Paul Pogba arrived at Manchester United for £89m in the summer of 2016. United, they later said, were thrilled with the social media impact made by a piece of business they believed had been heard around the world.
Last night, almost six years on, the World Cup winning midfielder limped off the Anfield turf in the first half with an injury that may signal the end of his time at the club. Some of his club’s supporters behind the net in to which Liverpool scored two decisive early goals jeered him as he went. Paul Pogba. A broken once great footballer symbolic of a broken once great football club.
United have been a relatively poor team for a while now but here on Merseyside arrived what felt like yet another new and unforgettable low. They were not so much beaten here but dismissed.
Manchester United weren’t just beaten by Liverpool on Tuesday night – they were dismissed
Liverpool were imperious at Anfield against a United team who were not remotely competitive
Paul Pogba went off injured in the first half – a broken, once great player symbolic of a broken, once great football club
For all but a 15 minute spell immediately before Liverpool’s third goal midway through the second half, Ralf Rangnick’s United team were not remotely competitive. Not in the football they played, the yards they ran or the intent with which they arrived. On the lengthening list of dismal United showings of recent years, this rancid effort must now sit skulking pretty near the top.
Liverpool were imperious for a while and then functionally effective for the remainder. It was more than enough.
In one early vignette, the Liverpool midfielder Thiago Alcantara applied a touch to the ball so imperious that his own team-mate Andrew Robertson applauded him.
United? At that stage of the proceedings they were ambling around as though they hardly knew each other and as the club’s woes have deepened in recent years so has the unsparing commentary of those who once made the club so powerful.
It was harrowing stuff for United, who played as though they barely knew each other
Here, Liverpool’s evisceration of their great rivals on the field was nothing compared to what Gary Neville offered them on television.
‘I have been watching Manchester United for 42 years this is honestly as bad as it gets,’ said the former Old Trafford captain.
For United, this was truly harrowing stuff and the nature of the first two goals will have been felt deep in the guts of all those who care.
The first was shambolic, Liverpool tearing United open as Phil Jones – recalled to the team from absolutely nowhere by Rangnick – found himself lost in a fog of crippling uncertainty.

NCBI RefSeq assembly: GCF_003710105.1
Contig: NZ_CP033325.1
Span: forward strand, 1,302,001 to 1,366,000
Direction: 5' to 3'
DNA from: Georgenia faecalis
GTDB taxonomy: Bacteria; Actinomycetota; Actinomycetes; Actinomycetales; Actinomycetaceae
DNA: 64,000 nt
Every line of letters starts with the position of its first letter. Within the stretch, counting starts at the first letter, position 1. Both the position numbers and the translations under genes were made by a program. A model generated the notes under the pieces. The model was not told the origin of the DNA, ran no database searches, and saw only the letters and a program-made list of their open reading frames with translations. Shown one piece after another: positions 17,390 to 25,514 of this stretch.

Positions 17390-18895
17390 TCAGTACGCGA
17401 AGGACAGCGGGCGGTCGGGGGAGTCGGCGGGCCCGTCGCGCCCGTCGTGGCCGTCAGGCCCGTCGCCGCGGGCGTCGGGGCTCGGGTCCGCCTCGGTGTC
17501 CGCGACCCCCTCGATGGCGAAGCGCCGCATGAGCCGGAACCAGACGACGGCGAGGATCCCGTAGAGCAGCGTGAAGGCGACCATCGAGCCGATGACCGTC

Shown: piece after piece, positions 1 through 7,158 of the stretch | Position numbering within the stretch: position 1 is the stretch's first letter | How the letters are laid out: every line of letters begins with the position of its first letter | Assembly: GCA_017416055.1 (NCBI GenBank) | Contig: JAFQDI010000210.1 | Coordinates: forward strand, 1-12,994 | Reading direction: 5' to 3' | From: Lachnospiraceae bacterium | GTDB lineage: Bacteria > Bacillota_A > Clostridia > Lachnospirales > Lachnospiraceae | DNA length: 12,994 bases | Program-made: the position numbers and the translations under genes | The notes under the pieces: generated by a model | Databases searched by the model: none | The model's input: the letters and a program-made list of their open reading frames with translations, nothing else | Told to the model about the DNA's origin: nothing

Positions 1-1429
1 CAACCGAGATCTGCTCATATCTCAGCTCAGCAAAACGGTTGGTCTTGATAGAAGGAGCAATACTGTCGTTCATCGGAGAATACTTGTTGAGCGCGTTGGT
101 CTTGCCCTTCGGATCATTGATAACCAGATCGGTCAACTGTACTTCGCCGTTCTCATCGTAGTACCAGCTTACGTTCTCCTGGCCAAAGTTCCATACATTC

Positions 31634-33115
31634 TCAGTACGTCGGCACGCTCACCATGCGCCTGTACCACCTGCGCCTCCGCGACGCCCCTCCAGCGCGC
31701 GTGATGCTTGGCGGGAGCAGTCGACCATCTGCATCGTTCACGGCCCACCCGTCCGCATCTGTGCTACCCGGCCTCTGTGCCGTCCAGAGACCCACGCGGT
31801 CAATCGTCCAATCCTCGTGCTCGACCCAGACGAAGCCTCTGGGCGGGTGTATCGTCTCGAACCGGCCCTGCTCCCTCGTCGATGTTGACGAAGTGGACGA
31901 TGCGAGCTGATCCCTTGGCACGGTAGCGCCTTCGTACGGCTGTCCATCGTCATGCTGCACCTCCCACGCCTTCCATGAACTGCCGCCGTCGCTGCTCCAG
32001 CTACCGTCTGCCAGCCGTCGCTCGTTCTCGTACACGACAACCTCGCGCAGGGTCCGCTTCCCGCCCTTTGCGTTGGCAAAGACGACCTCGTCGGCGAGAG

United are lacking a player who can open teams up and Bruno Fernandes is lacking appetite
The second, meanwhile, was just achingly beautiful. The heavily spun chip over the top by Sadio Mane was the kind of pass that Eric Cantona may once have played at Old Trafford. Or maybe Paul Scholes.
Who is left to do that kind of thing for United now? Bruno Fernandes perhaps?
In order for that to happen the gifted Portuguese would have to show some appetite and he appeared to have absolutely none at all here. His late hack at Trent Alexander Arnold was an act of faux aggression presented only for show and was all the more contemptible for it.
This was a United team comprising passengers, some of them already on the journey out of the club.
Ralf Rangnick was supposed to impose himself on this squad but he just looks out of his depth
United’s match day squad had buried in its ranks five players unlikely to be at the club next season. Viewed like that, what chance did they really have against such ravenously talented opposition?
Jones – hooked at half-time as Rangnick tore up his hopeless first half system – Pogba, Nemanja Matic, Jesse Lingard and Juan Mata are all expected to leave this summer and then there is the manager.
Rangnick was expected to impose something of himself on this team when he arrived last November. But the German and his eclectically assembled coaching staff have failed palpably.
United have arguably grown worse under his management than they were under his predecessor Ole Gunnar Solskjaer. Rangnick has increasingly looked like a man out of his depth in the Premier League and the argument for him being retained as a football consultant when Erik Ten Hag arrives as manager next season grows weaker all the time.
United have possibly grown worse under Rangnick than they were under Solskjaer with their top four bid falling apart
This, remember, was a night that began with United in touch with the fourth Champions League position. They had, in theory at least, two things to play for. Not only could United do something to derail the title bid of a rival that had actually conceded seven goals in their last three games, they could also breathe some late life in to their own season.
But absolutely none of that was reflected in United’s play. Deprived of key players by injuries and of Cristiano Ronaldo by a personal tragedy, this was not United’s strongest team. But this is a club that no longer has any strength. No strength in depth, no strength of mind.
Over the course of two league games against Liverpool this season, United have lost 9-0. That is a statistic every bit as alarming as it sounds.
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